By Kristin Luker W.W. Norton, 2006 Review by Leo Uzych, J.D., M.P.H. on Mar 18th 2008
When Sex Goes to School is a book about America's sex education imbroglio. The author, Dr. Kristin Luker, is a professor of sociology, at the University of California, Berkeley; a professor in the Jurisprudence and Social Policy Program, at Berkeley's Boalt Hall School of Law; and an inveterate sex researcher. An important theme permeating the book's pages is that Americans of all ages have great difficulty dealing with sex. Exhibiting great intellectual diligence, Luker strive assiduously to unravel and instructively examine knottily tied strands enmeshing sex education, sex, marriage, and gender in America. The determined efforts of Luker are a great boon to all persons with an interest in the raging controversy which erupts when sex goes to school in America.
The substance of the book is derived in very substantial part from interviews conducted by Luker in the course of her fieldwork in four places. As explained in Chapter One, Luker spent over four years in a place she describes as a once rural town on the West Coast; a year in a place she describes as a small rural community in the South; almost two years in a place she describes as an affluent community in the Rust Belt East; and large chunks of five years in a West Coast community. Anecdotal interview data culled from Luker's fieldwork (importantly encompassing fragments of real life comments, and parts of actual conversations) are sewed artfully into the textual fabric. The book's anecdotally derived substantive bulk is adroitly hewed in instructive fashion by Luker's sharply cutting instrument of keen erudition.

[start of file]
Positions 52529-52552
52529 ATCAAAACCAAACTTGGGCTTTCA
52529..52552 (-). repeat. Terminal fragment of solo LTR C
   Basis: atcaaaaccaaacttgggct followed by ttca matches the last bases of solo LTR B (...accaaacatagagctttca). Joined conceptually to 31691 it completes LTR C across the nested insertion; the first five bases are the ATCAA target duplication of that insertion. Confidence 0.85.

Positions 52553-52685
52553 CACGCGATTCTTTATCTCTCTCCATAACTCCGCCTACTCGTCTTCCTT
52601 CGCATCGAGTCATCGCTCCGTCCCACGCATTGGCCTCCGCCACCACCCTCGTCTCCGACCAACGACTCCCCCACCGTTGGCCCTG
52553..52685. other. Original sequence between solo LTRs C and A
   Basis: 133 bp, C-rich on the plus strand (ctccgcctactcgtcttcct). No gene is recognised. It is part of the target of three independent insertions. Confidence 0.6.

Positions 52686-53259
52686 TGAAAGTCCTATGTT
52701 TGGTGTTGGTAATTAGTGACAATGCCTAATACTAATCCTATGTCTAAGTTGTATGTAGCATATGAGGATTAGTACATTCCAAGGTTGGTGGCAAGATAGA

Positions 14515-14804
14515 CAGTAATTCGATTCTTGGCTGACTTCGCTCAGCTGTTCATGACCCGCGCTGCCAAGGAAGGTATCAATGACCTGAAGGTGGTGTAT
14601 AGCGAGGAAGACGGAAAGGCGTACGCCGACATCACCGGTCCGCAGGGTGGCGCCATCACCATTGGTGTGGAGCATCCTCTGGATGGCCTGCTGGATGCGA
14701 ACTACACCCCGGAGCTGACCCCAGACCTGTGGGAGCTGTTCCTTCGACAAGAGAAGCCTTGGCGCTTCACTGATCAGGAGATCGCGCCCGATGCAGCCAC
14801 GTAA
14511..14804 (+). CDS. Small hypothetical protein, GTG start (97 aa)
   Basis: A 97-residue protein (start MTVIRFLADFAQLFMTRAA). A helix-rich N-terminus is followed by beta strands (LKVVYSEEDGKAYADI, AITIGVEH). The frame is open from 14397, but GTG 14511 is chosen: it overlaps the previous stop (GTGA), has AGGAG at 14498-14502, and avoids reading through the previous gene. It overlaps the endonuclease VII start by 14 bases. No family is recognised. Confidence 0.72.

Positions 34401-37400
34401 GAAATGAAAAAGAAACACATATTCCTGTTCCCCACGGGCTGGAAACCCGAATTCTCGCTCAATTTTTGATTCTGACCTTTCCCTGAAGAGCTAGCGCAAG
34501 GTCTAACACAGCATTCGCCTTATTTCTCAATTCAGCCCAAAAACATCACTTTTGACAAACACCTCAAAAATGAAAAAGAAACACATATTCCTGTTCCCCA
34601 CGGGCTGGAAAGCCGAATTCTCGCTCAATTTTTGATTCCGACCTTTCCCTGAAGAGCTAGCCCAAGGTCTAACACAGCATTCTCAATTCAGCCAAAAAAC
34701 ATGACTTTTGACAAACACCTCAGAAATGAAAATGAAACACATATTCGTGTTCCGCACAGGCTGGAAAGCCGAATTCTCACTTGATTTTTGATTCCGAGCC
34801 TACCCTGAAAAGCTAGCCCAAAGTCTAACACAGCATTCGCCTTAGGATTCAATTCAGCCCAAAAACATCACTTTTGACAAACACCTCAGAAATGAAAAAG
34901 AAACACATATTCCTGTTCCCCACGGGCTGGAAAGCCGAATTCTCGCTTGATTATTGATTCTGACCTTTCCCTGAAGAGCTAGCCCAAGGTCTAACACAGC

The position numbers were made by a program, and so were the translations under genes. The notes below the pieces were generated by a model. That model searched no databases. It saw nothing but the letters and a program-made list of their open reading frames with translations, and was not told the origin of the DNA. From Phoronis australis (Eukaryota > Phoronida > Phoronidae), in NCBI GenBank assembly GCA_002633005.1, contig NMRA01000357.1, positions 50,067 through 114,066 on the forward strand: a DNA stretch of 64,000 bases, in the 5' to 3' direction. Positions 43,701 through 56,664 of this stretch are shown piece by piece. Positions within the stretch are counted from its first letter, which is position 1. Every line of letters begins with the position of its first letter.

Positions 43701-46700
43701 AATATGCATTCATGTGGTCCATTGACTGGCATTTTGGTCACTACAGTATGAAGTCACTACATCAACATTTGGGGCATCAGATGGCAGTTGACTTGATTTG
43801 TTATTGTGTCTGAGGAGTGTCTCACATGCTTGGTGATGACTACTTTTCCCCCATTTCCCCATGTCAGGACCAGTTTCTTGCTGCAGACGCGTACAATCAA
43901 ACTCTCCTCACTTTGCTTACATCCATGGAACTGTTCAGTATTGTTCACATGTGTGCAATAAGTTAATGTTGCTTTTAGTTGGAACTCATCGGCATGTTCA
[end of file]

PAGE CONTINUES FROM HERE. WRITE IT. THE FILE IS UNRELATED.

Critics may caution, however, that sex education in America is a quite challenging terrain replete with nettlesome questions. And that, from an academic perspective, attempts to gingerly traverse this thorny realm by means of carefully discerning scrutiny of anecdotal data gleaned from field interviews is a research path weakened by sizable fissures. Particularly, the anecdotal nature of the data weakens the book's academic power. Moreover, the sample population of persons interviewed by Luker is relatively small; and the views of these persons may not reflect accurately the views of all Americans regarding sex education.
Possible criticisms notwithstanding, it cannot sensibly be gainsaid that an intellectually nurturing fount of information and insights, tethered to America's sex education controversy, flows copiously through the pages of the book. And, at the least, Luker's highly instructive study of sex education in America may very helpfully contribute to further debate, of a better informed nature, regarding this contentious area.
The book's substantive contents structurally encompass nine chapters. There is, additionally, a "prologue" as well as three appendices, "Notes" and a Bibliography adjoining the far end of the text. Working within these structural parameters, Luker expounds expertly on the sex education debate which has long inflamed Americans' sentiment.